With the first quarter of 2017 coming to an end, I’m beginning to focus on goals for Q2.
Setting professional objectives can be a daunting task. It’s not easy to come up with objectives that go hand-in-hand with your role and personal development. I’ve been in this position many times in my career and have never found it (and still don’t find it) easy.
Although it can be tough to come up with objectives, it’s probably best not to spend three days scratching your head wondering what on Earth you want to achieve.
Let’s dive in!
Should I set my objectives or should my manager do it?
Some organizations advocate the waterfall process, where employees are given objectives that align with the objectives of their superiors. This may work in certain organizations, although I think the top-to-bottom method of goal-setting can quickly lead to disengagement and be easily abused. I’ve seen managers impose extremely challenging objectives on their staff without them understanding why or having a say in things, then treat less-than-stellar results as an excuse to give poor ratings as part of a bell curve. Not only is this ineffective, it’s indicative of a poor company culture.
Personally, I believe employees should establish and drive their own goals. Managers should be on hand to give direction, suggestions, and assistance where necessary, but the person contributing to the goal should have a vested interest in their own achievement. Be the change you seek for yourself and the organization!
Should I align my objectives with company goals?
If you believe in the company and its direction, then you should want to work on a goal that helps both you and the company!
When an organization aligns objectives systematically from top down, it doesn’t allow much wiggle room for potential changes in managers or the goalposts of objectives higher up in the organization. In the current business sphere, the market or the direction of an organization can change in an instant – and the goals we set should be able to shift with it. Our engineers develop the Small Improvements tool with an agile methodology, so we also create our goals with an agile mindset.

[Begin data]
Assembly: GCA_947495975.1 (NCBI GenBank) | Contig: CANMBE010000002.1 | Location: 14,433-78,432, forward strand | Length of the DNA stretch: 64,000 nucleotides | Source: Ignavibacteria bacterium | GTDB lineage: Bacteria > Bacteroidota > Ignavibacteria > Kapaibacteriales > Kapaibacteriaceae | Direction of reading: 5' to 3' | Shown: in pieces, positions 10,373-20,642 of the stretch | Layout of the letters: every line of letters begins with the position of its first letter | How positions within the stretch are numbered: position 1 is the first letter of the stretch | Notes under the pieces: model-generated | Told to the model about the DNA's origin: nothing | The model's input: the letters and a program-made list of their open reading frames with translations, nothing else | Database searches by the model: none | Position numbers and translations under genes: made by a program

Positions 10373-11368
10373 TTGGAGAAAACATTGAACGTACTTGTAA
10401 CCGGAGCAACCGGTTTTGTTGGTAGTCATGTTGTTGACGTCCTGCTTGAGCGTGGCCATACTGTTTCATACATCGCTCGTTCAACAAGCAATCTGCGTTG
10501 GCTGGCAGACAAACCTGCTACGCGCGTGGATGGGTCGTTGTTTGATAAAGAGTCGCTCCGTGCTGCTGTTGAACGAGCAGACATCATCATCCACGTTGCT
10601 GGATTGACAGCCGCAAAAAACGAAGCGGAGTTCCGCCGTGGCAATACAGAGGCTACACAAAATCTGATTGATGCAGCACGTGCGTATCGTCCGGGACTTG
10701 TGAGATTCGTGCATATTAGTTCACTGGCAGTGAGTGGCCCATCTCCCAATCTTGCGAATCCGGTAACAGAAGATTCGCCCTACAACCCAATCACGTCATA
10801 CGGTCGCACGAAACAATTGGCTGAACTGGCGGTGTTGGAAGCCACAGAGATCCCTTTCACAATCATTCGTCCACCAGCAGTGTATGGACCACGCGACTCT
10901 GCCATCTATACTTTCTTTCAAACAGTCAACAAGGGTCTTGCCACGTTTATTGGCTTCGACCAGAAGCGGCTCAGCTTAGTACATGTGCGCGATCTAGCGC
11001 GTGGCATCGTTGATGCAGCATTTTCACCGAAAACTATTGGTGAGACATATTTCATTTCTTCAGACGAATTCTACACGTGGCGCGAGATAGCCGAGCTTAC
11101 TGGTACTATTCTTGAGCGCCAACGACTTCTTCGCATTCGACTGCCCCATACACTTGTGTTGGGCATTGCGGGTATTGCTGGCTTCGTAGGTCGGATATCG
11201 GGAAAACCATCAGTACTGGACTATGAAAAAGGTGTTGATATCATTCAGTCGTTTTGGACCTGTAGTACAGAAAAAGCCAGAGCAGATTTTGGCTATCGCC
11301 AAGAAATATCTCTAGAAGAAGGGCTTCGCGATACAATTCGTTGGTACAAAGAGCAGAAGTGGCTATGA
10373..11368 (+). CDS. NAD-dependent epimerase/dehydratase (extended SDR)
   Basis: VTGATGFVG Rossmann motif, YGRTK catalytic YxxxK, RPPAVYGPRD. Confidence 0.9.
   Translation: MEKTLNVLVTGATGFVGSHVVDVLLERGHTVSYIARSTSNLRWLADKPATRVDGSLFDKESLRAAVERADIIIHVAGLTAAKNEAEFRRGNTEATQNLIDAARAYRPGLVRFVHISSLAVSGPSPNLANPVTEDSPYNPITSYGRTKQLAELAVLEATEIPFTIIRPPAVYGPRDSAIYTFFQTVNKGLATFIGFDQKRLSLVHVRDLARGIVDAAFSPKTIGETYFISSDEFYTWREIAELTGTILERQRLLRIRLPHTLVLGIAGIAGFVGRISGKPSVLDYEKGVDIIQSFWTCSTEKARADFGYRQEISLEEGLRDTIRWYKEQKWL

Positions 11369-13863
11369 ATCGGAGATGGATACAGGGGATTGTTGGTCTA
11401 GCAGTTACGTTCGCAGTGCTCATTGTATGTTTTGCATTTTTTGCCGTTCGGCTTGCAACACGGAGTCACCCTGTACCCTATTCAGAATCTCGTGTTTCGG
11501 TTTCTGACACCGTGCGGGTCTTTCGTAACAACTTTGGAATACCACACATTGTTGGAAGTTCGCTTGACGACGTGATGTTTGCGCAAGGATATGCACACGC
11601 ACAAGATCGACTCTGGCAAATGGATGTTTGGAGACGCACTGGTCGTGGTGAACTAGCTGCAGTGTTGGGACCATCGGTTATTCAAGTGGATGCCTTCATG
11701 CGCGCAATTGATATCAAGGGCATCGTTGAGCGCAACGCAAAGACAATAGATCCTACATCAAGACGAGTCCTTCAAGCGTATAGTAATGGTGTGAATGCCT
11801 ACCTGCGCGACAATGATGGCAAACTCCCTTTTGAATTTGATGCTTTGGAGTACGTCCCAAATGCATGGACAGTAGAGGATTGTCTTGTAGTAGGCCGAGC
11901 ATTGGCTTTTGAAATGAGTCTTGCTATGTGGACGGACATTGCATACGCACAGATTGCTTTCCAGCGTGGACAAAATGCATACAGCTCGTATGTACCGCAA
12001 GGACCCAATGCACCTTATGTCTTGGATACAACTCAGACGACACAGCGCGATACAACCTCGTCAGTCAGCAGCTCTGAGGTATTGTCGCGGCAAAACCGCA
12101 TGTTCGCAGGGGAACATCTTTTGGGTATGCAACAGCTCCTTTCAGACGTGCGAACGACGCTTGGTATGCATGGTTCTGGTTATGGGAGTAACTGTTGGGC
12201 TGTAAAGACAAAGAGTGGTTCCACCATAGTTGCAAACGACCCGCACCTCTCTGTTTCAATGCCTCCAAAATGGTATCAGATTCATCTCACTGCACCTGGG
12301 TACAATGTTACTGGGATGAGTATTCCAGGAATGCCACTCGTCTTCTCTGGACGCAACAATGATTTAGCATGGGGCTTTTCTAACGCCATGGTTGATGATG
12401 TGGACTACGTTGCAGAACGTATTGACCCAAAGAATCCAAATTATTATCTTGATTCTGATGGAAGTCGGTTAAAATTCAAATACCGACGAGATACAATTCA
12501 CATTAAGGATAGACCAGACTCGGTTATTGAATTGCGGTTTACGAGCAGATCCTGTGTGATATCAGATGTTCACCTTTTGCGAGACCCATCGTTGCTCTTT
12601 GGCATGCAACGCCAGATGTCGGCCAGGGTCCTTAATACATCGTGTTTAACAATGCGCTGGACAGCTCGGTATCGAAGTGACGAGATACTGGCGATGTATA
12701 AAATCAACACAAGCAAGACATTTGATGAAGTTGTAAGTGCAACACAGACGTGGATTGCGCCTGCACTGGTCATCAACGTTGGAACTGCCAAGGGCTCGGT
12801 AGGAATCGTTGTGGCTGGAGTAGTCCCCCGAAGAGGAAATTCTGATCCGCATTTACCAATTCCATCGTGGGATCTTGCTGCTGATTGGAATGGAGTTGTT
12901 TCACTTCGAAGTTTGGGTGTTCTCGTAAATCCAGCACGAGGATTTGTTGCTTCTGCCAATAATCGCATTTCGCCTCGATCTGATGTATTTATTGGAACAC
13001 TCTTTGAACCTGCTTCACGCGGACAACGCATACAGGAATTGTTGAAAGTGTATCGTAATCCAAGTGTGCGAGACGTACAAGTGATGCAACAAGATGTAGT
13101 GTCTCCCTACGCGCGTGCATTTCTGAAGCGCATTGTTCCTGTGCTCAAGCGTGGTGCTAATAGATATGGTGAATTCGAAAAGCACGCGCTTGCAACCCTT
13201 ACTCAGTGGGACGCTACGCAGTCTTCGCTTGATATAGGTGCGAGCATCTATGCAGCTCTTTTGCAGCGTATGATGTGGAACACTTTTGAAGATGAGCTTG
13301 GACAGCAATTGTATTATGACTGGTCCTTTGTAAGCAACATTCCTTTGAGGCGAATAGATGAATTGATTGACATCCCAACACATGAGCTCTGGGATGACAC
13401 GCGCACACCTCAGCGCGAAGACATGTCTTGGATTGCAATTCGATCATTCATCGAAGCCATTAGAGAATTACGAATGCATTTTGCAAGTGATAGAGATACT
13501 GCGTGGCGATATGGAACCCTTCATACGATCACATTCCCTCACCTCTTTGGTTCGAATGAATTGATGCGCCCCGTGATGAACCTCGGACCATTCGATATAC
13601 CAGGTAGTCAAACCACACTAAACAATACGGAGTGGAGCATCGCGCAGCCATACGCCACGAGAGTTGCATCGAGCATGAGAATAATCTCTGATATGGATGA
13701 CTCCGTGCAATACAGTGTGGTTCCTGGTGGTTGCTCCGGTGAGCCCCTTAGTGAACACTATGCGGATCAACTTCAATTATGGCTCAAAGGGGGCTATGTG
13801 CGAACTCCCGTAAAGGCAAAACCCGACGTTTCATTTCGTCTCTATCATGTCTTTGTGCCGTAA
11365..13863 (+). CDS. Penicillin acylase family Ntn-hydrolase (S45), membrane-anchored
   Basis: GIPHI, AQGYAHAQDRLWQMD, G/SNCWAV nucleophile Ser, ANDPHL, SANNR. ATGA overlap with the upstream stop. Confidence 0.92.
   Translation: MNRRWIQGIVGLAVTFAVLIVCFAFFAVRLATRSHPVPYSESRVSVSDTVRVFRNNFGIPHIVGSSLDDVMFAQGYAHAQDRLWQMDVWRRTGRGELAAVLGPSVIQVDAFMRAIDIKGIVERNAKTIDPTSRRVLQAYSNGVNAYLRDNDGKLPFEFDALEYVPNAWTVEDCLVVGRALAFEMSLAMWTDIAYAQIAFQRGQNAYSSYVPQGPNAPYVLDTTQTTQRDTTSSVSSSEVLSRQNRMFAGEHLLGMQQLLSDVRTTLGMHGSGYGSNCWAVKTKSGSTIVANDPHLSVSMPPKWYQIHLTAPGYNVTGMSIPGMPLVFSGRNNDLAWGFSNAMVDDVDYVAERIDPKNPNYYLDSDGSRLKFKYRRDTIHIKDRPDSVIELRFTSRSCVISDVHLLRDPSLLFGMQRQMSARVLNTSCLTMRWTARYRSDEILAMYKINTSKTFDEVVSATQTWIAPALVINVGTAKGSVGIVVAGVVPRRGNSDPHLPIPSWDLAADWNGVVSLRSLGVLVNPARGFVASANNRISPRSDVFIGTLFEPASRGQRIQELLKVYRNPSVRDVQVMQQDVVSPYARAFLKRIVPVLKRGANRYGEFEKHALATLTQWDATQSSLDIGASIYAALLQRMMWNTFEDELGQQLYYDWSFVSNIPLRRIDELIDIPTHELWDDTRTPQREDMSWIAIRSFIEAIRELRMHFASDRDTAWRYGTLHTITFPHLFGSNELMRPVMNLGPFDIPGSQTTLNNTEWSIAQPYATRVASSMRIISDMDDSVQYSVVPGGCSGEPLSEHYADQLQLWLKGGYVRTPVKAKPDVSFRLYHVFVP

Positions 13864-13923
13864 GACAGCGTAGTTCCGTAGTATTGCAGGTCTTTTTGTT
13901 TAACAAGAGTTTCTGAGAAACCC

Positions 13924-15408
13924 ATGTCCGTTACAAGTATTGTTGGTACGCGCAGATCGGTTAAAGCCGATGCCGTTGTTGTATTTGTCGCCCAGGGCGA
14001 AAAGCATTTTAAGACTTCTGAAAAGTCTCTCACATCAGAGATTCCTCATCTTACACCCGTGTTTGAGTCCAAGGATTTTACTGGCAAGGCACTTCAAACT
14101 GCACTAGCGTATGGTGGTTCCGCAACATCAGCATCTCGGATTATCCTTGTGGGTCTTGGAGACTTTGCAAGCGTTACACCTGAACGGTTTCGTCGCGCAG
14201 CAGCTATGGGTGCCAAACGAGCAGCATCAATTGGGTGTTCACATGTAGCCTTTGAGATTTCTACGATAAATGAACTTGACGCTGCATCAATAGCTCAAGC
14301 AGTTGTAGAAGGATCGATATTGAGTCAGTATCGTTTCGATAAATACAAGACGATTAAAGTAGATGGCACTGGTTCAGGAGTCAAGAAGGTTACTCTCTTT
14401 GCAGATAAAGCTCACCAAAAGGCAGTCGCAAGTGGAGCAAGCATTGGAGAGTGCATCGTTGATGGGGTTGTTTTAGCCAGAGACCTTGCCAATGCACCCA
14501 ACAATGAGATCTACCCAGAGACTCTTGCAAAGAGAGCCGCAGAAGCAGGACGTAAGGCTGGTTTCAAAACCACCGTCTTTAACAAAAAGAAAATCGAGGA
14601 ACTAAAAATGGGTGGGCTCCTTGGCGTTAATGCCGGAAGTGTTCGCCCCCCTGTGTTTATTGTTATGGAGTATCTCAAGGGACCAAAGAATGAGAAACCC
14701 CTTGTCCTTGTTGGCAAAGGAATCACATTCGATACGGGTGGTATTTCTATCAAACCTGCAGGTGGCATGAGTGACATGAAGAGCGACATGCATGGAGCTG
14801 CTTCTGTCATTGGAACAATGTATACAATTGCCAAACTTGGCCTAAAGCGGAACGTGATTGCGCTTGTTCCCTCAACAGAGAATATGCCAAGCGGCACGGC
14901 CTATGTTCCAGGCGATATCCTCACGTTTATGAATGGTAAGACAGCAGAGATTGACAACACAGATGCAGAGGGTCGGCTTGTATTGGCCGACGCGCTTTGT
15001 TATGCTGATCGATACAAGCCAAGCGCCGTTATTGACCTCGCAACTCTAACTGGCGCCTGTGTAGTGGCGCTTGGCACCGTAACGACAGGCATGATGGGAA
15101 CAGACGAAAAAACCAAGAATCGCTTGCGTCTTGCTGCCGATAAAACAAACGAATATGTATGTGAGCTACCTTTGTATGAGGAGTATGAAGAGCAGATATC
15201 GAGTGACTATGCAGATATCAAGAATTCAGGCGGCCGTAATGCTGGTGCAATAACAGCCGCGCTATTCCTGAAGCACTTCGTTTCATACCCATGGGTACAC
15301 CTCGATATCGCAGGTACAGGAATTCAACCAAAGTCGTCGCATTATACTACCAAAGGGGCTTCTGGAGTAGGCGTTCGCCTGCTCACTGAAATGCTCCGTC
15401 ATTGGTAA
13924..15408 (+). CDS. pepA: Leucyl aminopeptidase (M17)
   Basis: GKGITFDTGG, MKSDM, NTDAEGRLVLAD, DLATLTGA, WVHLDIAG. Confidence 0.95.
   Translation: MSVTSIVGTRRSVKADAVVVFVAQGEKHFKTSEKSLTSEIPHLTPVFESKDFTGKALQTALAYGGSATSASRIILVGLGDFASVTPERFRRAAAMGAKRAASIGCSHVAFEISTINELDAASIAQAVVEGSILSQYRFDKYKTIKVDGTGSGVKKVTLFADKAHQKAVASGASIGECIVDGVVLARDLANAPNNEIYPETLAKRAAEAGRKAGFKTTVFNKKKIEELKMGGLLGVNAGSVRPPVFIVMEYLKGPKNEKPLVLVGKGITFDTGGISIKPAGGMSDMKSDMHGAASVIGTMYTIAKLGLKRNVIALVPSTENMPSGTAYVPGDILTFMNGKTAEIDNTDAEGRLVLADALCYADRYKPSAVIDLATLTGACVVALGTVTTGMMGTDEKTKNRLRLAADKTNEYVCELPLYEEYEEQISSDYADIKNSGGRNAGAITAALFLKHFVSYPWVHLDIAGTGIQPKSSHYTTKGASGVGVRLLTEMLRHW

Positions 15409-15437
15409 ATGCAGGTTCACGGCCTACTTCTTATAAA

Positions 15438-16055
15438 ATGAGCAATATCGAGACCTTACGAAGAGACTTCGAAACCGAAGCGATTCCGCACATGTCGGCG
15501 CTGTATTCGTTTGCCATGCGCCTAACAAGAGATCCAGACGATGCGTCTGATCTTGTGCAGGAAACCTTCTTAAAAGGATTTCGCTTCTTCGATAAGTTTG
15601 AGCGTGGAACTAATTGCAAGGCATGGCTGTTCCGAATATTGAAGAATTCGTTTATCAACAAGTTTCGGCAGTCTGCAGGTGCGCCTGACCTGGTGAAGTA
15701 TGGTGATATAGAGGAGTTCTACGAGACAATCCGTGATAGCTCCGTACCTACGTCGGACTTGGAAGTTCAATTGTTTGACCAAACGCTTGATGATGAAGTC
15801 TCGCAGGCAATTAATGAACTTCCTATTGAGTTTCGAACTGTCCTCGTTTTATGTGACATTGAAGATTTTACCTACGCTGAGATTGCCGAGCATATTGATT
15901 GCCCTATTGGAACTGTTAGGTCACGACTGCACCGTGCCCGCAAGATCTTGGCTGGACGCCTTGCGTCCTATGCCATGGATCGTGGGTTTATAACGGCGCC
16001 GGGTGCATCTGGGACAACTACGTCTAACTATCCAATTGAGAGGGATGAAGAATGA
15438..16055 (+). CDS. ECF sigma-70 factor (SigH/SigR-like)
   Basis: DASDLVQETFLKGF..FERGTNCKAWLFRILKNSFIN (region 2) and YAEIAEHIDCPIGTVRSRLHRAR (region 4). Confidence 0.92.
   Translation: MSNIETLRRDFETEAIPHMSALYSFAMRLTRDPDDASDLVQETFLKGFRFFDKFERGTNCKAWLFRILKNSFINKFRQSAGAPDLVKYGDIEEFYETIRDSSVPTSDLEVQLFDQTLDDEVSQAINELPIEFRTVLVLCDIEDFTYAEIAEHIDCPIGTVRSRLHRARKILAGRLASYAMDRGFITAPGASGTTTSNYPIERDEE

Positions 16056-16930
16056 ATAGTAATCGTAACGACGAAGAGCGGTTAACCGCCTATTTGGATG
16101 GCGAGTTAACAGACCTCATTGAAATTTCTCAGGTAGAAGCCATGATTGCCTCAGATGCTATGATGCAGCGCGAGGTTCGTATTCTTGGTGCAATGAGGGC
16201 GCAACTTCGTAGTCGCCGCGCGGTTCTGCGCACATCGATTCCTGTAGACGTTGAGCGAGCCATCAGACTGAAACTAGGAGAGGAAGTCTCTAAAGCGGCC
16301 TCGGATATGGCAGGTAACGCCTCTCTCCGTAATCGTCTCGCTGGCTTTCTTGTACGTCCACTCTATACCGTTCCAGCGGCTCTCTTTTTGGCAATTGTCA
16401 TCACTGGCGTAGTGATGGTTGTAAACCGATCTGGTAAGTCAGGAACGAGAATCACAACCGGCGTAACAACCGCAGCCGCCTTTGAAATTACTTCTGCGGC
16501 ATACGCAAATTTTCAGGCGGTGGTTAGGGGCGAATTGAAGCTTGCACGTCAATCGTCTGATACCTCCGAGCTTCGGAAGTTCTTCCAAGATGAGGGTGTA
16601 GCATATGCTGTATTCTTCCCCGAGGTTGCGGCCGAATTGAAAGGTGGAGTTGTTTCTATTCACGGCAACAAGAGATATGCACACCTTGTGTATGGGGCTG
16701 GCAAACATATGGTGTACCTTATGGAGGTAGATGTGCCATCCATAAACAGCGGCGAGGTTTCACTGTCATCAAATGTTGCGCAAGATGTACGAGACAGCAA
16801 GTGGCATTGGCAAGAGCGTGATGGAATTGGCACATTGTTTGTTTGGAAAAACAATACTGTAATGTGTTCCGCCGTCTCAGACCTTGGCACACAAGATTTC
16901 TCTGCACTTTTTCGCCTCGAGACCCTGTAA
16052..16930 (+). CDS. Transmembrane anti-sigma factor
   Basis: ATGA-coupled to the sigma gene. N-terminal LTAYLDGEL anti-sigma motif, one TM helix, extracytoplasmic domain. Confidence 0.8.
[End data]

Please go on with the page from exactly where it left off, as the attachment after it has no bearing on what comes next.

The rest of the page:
To come up with a goal that contributes to the overall health and growth of the business, I consider the “greater good” of the company. In my opinion, overarching company goals should aim to give employees a good sense of direction, but not chain them to micro-details.
Even a personal goal can benefit the company, and I will illustrate how (with a musical objective) below.
Should I be S.M.A.R.T. in coming up with my objectives?
At previous companies, I was taught to use the S.M.A.R.T. methodology to create objectives. Being S.M.A.R.T. means picking goals that correspond to the following criteria:
Specific – Is your objective clear to you and your team? Are the parameters of what you want to accomplish well-defined?
Measurable – How do you define the success of the objective? How do you know when you’ve accomplished it?
Achievable – Is your objective realistic? Do you have the necessary resources to attain the it?
Relevant – Does your objective contribute to your role and the big picture?
Time-based – When should your objective be accomplished?